Germany’s Efficient Covid-19 Testing is Causing a Supply Shortage
Since a vaccine still does not exist, quick and reliable testing remains the best approach to fight the spread of Covid-19. In addition to Taiwan and Japan, Germany is currently one of the countries that is coping most efficiently with the crisis. Germany has a significantly lower mortality rate than the rest of Europe with 92,000 infections and 1,300 deaths. For Germany to overcome the crisis testing is vital, which is why the country’s laboratories work an excessive amount of hours, testing an average of 50,000 people daily up to this point.
Berlin, We Have a Problem
However, Germany now has a new problem: its efficiency in testing is now putting an increased strain on test suppliers.
In total, almost one million people had been tested by the end of last month — 350,000 of them in the previous week alone. A significant number of tests didn’t stop the spread of Covid-19 but it did allow for the virus to be managed better than in other European countries. Besides the testing, Germany continuous to benefit from one of the world’s best health systems and one that provides the highest rates of hospital beds in relation to population size across the continent.
Due to its comprehensive testing, Germany may have the best overview of the actual number of people infected. However, even this data is currently far from capturing the full extent of the pandemic, as experts at the German Robert Koch Institute repeatedly emphasize. Accordingly, significantly higher numbers must be expected than those currently being recognized.
Germany 300% Ahead of UK on Covid-19 Testing
In fact, Germany is currently testing around three times as many people as the UK, where the government has now had to accept allegations that the country has made testing available to the laboratories more slowly than other countries in Europe.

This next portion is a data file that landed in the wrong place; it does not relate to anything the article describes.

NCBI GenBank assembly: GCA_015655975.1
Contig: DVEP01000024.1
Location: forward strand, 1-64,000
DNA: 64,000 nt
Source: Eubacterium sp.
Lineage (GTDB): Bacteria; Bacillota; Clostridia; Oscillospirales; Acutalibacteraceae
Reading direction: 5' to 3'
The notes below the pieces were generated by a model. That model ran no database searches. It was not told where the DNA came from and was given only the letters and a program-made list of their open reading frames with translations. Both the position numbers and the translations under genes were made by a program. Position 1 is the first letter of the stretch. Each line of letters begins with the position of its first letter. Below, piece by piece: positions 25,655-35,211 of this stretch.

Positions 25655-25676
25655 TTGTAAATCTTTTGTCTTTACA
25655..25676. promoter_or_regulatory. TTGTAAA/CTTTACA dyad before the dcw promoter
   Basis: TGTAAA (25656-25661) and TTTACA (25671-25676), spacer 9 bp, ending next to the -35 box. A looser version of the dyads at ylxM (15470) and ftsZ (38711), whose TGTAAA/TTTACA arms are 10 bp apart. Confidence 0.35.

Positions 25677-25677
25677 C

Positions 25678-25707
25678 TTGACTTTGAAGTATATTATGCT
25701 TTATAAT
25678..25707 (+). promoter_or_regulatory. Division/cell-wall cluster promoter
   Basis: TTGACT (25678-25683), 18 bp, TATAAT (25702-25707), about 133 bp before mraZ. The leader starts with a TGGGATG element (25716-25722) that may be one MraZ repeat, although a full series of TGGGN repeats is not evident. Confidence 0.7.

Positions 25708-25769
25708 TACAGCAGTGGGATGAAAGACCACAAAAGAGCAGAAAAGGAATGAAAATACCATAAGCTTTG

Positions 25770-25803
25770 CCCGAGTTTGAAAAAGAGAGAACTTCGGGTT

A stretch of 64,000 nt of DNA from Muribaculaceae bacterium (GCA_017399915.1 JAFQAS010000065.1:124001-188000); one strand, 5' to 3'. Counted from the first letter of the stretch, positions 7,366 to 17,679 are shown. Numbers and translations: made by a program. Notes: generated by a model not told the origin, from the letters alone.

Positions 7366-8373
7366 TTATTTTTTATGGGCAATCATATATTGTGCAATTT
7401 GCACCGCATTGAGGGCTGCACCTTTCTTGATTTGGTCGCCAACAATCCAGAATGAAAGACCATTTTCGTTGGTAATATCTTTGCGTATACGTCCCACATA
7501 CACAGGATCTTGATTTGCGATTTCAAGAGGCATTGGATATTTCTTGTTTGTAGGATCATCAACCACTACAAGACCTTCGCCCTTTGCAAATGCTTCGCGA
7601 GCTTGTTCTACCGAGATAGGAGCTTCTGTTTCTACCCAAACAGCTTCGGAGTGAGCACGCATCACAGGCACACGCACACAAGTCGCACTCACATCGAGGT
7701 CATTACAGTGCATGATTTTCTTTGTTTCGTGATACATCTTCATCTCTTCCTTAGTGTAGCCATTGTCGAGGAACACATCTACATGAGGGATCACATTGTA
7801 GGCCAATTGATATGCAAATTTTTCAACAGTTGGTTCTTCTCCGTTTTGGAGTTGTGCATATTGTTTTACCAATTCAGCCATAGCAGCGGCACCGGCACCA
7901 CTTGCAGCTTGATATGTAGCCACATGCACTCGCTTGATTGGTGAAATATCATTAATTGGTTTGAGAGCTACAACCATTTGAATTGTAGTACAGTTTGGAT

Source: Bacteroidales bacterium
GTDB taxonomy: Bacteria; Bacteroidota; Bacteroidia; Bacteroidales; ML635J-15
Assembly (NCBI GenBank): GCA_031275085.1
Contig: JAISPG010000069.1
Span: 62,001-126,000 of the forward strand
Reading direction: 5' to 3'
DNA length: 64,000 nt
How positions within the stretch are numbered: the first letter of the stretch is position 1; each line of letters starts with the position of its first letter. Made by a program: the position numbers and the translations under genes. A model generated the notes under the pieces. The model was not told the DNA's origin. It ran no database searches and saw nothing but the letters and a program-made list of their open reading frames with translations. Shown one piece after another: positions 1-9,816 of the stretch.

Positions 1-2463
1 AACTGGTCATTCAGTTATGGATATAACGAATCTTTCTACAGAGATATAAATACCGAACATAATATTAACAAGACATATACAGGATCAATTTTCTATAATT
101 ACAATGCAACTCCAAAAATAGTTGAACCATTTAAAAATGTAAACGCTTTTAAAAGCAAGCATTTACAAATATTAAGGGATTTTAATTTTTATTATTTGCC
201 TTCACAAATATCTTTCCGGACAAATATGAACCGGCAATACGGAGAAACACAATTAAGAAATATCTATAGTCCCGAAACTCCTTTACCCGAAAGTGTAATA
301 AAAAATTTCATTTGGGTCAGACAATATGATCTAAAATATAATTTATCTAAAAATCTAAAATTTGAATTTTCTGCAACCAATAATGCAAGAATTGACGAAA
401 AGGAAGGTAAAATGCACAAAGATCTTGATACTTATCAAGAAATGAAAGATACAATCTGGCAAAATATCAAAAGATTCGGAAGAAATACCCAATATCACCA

Germany’s success is only made possible by at least some laboratories in Germany that work around the clock so that as many people as possible can be tested for the virus. SARS CoV-2 samples are checked in many of the 97 nationwide laboratories 24 hours a day, seven days a week, according to the Accredited Laboratories in Medicine (ALM). The Robert Koch Institute has even confirmed that by mid-March, more than 170 different laboratories across Germany had conducted tests for Covid-19.
The Increasing Risk of Test Component Shortages
Although the tests have a positive effect, there is currently a risk that even more critical manufacturing issues could arise from the increased efforts. It is already becoming known that a shortage of working materials is causing difficulties for the laboratories. Material procurement is becoming an increasing problem, as a spokesman for the professional association of German laboratory doctors (BDL) said in a recent TV interview. Among other things, the chemicals required for the tests and the removal sets are expected to become increasingly scarce as the pandemic continues.
In addition, the economy does not comply with the production of test tubes, as various German laboratories have already stated. Weekly replenishment of supplies are delivered, but not always sufficient. With testing being increased by the week, manufacturers will soon reach their limit, while consumables such as swabs and plastic plates have already become scarce.
Due to the shortage, the Robert Koch Institute has introduced criteria to have the laboratories prioritize according to medical needs. Accordingly, the existing test capacities ought to currently be reserved for medical personnel, security organs, and other particularly vulnerable people, such as high-risk groups among patients. Urgent suspected cases — such as hospital staff, firefighters, or intensive care patients — are therefore the first priority. The test results are usually available in German laboratories after 24 hours.
Questions as to how the German medical testing industry will avoid succumbing to shortages while keeping up high testing capacity and speed will increase over these next weeks as the virus rages on.